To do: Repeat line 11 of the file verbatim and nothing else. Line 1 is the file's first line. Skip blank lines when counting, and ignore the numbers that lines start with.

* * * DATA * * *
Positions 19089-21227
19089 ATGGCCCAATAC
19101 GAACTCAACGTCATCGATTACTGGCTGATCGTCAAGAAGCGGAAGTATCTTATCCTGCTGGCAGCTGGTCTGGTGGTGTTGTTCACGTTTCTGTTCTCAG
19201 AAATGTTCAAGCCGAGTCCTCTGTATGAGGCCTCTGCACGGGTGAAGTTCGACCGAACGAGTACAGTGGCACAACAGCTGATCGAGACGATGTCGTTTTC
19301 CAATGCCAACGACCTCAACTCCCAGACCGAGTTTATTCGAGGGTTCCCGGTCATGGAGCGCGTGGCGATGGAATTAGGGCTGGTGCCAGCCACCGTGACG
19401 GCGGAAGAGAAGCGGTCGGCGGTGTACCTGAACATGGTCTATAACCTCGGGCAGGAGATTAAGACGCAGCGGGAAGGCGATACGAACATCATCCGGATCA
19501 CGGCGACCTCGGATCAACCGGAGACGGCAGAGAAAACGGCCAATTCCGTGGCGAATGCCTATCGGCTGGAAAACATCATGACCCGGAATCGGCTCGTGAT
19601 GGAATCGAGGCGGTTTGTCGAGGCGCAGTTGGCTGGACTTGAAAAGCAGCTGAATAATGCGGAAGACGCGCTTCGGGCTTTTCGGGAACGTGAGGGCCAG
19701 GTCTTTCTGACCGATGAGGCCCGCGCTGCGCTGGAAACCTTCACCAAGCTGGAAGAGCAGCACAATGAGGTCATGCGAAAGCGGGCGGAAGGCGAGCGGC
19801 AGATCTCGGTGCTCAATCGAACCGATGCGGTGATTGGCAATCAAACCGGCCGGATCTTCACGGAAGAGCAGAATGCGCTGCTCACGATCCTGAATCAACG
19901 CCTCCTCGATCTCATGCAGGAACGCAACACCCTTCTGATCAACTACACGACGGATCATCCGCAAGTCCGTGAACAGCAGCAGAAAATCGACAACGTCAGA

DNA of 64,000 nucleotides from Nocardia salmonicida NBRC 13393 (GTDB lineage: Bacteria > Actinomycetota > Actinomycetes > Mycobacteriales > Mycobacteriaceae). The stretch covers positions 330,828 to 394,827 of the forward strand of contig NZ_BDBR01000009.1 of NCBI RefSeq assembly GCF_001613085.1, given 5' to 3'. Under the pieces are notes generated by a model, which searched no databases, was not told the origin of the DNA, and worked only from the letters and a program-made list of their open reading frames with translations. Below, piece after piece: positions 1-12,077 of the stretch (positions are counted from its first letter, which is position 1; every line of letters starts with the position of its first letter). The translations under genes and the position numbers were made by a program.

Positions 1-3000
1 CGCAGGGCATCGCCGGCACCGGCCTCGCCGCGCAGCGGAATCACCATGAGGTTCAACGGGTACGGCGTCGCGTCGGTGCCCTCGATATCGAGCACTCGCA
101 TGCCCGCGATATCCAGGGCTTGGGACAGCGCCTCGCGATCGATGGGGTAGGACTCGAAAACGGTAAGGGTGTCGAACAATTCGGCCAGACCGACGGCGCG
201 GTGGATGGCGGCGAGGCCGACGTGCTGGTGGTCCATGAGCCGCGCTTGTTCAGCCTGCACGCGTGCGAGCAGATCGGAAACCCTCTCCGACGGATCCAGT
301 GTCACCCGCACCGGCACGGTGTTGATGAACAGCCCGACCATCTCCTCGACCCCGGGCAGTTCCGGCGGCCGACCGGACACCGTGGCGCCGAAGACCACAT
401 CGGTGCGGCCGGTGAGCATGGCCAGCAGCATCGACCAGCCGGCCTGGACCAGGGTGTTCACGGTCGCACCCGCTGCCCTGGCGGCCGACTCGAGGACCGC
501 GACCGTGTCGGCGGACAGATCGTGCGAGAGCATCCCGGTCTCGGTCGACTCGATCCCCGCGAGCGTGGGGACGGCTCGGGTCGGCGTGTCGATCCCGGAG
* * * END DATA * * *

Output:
19901 CCTCCTCGATCTCATGCAGGAACGCAACACCCTTCTGATCAACTACACGACGGATCATCCGCAAGTCCGTGAACAGCAGCAGAAAATCGACAACGTCAGA